Men and Women
Release year: 1999
Run time: 89 minutes
Film type: Fiction
This is the first independent LGBTQ film to come out of People's Republic of China. In the winter of 1999, Xiao Bo, a shy young man, arrives in Beijing to look for work. He is employed by an unhappily married woman, Qing Jie, who is full of maternal instincts. Qing Jie lets him sleep in her house and tries to introduce him to her girlfriend. Soon it becomes apparent that Xiao Bo is not interested in girls. Qing Jie's husband tries to rape him one day when they are alone in the house, prompting Xiao Bo to leave and seek shelter with Chong Chong, the editor of an underground magazine devoted to graffiti collected from public toilets known to be gay cruising areas. Chong Chong is living with another man, who is jealous of the new arrival. A tender love develops between Xiao Bo and Chong Chong, in effect a “coming out” for Xiao Bo. In the meantime, Qing Jie has made up her mind to leave her husband and live with her girlfriend, with whom she has been having an affair. This film was shot with non-professional actors, except for the lead actor, Qing Jie, who had previously appeared in some television films. The tempo is adjusted to that of everyday life where nothing much seems to happen on the outside. People go to work, come home exhausted, and dream of vacations. The presence of western habits—consuming Coca-Cola and McDonald’s—is very much in evidence in this film, which tries to take a documentary approach to its subject. Most of the narrative is improvisational. Liu Bingjian considered several titles for his film, favouring something that would resemble “Toilet Literature”. The present title, Men and Women, was chosen to make the film sound less controversial, in the event that it one day could be released in China.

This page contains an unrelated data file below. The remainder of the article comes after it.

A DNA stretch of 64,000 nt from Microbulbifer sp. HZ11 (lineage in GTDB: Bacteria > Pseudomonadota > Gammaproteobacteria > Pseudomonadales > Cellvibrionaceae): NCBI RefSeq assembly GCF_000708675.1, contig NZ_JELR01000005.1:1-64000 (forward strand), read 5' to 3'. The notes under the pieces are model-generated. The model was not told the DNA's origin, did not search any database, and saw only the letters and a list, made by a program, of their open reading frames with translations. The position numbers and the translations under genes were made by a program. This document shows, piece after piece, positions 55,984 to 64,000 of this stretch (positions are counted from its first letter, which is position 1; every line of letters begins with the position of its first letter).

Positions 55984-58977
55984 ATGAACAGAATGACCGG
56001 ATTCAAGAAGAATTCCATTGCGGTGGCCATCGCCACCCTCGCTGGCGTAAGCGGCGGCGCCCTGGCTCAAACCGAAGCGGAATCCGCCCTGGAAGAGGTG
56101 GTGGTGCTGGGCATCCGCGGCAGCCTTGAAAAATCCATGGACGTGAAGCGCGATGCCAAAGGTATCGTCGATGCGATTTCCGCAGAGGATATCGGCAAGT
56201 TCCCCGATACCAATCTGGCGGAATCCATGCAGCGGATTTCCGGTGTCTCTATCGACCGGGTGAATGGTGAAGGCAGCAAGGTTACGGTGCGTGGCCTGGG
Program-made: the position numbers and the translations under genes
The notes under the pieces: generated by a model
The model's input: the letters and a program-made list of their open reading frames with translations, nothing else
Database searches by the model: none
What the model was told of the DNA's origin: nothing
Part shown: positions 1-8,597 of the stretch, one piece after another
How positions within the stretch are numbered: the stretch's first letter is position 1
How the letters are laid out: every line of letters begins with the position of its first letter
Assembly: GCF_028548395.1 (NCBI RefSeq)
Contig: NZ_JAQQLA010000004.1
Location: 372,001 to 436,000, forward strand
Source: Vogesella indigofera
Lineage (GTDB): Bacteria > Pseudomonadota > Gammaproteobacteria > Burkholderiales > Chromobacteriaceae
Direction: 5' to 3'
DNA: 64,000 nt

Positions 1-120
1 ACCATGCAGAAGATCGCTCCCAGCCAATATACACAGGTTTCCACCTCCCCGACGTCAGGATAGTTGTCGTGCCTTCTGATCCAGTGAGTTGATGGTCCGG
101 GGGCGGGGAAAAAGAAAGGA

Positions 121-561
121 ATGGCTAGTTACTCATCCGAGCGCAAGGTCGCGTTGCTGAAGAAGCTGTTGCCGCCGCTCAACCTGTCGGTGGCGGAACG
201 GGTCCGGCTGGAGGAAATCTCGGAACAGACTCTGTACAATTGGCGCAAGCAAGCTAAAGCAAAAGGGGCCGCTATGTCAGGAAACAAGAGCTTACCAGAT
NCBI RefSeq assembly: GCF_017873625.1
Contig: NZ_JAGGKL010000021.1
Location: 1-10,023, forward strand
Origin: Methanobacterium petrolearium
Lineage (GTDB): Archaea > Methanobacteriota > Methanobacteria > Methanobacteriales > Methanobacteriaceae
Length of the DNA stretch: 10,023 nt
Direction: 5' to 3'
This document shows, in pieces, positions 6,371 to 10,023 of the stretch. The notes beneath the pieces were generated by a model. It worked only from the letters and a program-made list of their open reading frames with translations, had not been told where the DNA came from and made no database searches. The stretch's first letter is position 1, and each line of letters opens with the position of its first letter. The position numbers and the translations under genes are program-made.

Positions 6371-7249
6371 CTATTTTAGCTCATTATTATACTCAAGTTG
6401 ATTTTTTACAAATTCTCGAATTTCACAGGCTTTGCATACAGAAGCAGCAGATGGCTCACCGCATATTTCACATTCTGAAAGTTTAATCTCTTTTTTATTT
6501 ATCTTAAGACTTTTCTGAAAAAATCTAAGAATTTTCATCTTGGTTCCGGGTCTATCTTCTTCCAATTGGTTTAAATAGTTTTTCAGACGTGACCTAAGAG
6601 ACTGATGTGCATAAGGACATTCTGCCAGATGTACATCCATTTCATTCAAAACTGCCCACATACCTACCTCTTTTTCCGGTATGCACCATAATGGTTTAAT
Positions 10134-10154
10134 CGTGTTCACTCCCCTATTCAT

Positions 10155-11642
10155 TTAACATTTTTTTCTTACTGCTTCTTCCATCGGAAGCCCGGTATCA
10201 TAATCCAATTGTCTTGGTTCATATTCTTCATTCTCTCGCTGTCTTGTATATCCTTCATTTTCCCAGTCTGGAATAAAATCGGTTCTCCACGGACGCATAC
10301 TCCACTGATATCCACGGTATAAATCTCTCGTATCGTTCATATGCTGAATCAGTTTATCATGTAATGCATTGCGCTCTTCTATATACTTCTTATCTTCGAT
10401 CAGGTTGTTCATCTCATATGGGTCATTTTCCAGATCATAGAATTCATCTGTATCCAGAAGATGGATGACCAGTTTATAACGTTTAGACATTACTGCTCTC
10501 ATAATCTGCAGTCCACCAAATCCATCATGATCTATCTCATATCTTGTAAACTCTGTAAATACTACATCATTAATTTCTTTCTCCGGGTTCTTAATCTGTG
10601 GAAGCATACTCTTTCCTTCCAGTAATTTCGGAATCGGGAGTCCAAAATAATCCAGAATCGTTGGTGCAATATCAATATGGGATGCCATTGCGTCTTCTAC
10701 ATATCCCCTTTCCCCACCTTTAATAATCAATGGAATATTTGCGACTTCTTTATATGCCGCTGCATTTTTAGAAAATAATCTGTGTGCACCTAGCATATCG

Training first as a painter, Liu Bingjian then studied cinematography at the Beijing Film Academy. After graduation he worked in television before making his first film as a director—Inkstone—which screened neither in China nor overseas.
In 1999 he made the independent LGBTQ film Men and Women, a rare example for the time of a film that treated homosexuality as an everyday condition.
In 2002, Liu made Cry Woman. Then he made the officially approved Plastic Flowers (2004), which starred actress Liu Xiaoqing in her first role in over a decade. The film premiered at the 2004 Toronto International Film Festival.